Aboriginal burial practices on the Hay Plain are highly variable yet recurrent characteristics of density, exclusivity, boundedness and formalism of burials suggest specific preferences for, and maintenance of, locations for burials. However, these groupings of burials do not fit the criteria developed by Pardoe (1988) for cemeteries.
This is demonstrated in the analysis of burials at two locations: Jeraly (76 burials) and Toogimbie (114 burials) where scattered and grouped burials are found in the same area as a single site described as a cemetery. Comparison of these finds to other burials on the Hay Plain indicates this is a recurrent pattern.
It is argued that burials represent isolated single events (n=76) or multiple events (n=89), a small number (17) of which reflect deliberate maintenance of an area for burials. While cemeteries do exist on the Hay Plain they form a restricted category and making the term more inclusive would simply mask important differences between burial places, all of which form a patterned part of the entire burial repertoire on the Hay Plain.
Apparent variability in the archaeological record at one level often conceals patterning occurring at a different scale. This is the case with burials on the Hay Plain. A wide range of burial positions and orientations have been recorded at a gross regional level (Littleton 1998), yet at particular locales on the Hay Plain burials are highly patterned and regular. This patterning, however, does not follow a simple division between cemetery and non-cemetery burials.
One of the defining features of burial places on the Hay Plain is that some locations appear to be maintained for burials while others show no evidence of being deliberately set aside for burials even though more than one burial may occur at that place. This division between maintained and non-maintained locations is not a simple division between cemetery sites (in the sense of Pardoe 1988 and Goldstein 1981) and non-cemetery sites. The criteria used elsewhere on the Murray for cemetery sites per se (Pardoe 1988) fit few sites on the Hay Plain yet the evidence of preference for (and potentially maintenance of) specific locations is widespread.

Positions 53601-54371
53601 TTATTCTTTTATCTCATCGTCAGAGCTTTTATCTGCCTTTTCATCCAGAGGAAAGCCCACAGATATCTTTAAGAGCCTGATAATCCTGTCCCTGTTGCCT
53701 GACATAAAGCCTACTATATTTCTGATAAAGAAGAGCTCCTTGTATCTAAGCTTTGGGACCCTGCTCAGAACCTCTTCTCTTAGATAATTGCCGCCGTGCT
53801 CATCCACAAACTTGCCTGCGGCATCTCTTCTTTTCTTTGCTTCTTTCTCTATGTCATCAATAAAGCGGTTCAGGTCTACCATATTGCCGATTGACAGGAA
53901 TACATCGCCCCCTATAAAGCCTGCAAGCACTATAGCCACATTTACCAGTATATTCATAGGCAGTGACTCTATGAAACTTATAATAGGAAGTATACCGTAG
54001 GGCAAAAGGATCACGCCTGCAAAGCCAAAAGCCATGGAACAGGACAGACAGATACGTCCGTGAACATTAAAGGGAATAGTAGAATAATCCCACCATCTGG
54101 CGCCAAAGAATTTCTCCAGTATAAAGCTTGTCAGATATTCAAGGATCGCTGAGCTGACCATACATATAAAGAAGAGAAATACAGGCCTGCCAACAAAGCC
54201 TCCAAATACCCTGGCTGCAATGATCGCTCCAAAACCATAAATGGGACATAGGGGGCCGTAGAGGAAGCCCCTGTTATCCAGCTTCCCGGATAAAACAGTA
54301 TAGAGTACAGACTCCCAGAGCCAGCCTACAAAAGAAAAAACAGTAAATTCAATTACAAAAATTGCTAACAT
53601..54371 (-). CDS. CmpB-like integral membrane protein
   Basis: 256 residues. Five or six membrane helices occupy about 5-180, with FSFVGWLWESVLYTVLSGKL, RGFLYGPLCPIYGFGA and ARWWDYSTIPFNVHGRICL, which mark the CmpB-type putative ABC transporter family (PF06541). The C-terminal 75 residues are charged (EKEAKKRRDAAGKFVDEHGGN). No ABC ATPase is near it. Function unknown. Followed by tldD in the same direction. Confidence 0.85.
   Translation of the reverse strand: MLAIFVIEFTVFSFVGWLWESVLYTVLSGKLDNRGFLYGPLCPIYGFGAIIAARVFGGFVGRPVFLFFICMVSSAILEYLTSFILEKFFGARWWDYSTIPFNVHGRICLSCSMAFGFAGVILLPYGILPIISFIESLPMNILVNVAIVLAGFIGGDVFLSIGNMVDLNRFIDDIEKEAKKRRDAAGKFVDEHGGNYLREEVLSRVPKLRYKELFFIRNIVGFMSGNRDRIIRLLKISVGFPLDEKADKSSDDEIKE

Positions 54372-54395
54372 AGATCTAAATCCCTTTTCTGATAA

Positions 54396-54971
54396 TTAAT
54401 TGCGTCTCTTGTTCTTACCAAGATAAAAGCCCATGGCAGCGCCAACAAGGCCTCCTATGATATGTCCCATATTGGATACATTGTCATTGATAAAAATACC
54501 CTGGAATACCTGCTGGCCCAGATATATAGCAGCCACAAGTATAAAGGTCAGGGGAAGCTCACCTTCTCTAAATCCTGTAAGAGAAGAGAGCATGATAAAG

The aim of this paper is to argue that the classification of cemetery/non-cemetery sites is difficult to apply in the Hay Plain region and masks more pervasive distinctions between maintained locales, including cemeteries as a restricted case, and non-maintained locales, as well as between locations of multiple and single events. This argument will be made in the context of burials at two locations on the Hay Plain: Jeraly and Toogimbie.
What is a cemetery?
At its broadest conception a cemetery is defined as a formal disposal area for the dead (Saxe 1970). Goldstein further clarified this definition; a cemetery is "a formal, bounded, disposal area used exclusively for the dead" (Goldstein 1981:61). These definitions are based upon a consideration of excavated sites. The implication of categorizing burial sites as "cemeteries" is that this may represent some territorial relationship between the dead and the specific location (Saxe 1970, Goldstein 1981), hence the classification is seen to represent a supposed site function.
In Australian conditions where the surface record potentially incorporates thousands of years of use and where burial records are most frequently of surface exposures, this broad definition requires some clarification. Based on a comparison of sites along the Murray and Lower Darling Rivers, Pardoe (1988) argued that the defining characteristics of cemeteries in these conditions were:
* the number of interments (a cemetery represented numerous repeated events, more than 20 on average);
* density (more than one burial per 100 square metres as a rough indicator);
* boundedness (a visible boundary to the disposal area); and
* exclusivity of use for burial. …